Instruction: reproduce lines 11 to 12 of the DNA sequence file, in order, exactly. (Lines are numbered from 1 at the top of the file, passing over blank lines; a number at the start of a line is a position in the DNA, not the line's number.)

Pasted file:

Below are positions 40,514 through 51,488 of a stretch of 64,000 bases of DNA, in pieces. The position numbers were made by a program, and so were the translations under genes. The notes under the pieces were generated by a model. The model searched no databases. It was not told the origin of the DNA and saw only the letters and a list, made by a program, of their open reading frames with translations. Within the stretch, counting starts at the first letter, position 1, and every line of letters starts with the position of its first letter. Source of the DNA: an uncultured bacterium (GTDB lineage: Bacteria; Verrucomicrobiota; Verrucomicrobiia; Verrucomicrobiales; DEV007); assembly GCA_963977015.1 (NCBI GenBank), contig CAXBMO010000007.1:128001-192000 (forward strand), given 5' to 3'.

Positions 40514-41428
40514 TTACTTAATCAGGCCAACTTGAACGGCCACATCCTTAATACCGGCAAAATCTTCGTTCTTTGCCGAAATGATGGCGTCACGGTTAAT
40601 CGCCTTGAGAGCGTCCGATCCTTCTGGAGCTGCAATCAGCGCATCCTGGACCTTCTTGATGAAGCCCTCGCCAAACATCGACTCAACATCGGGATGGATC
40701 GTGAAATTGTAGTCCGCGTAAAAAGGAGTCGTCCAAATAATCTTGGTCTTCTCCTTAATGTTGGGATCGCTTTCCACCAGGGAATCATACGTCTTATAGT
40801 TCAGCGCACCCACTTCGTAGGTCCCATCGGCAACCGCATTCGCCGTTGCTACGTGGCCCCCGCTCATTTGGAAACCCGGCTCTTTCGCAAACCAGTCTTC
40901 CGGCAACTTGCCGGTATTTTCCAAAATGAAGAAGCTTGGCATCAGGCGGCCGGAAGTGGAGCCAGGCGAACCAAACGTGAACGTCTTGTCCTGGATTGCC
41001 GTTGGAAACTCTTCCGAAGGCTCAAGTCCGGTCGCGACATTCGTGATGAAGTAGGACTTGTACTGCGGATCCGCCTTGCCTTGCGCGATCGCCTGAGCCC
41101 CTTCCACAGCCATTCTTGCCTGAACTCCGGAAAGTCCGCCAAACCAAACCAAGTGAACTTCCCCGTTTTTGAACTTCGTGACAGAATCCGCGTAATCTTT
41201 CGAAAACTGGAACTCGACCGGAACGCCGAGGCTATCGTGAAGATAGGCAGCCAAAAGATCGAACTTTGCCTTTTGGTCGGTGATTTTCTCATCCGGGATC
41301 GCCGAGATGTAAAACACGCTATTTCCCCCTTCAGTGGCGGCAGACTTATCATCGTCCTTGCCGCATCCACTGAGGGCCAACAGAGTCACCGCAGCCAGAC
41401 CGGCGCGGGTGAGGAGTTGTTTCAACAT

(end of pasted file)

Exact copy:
41301 GCCGAGATGTAAAACACGCTATTTCCCCCTTCAGTGGCGGCAGACTTATCATCGTCCTTGCCGCATCCACTGAGGGCCAACAGAGTCACCGCAGCCAGAC
41401 CGGCGCGGGTGAGGAGTTGTTTCAACAT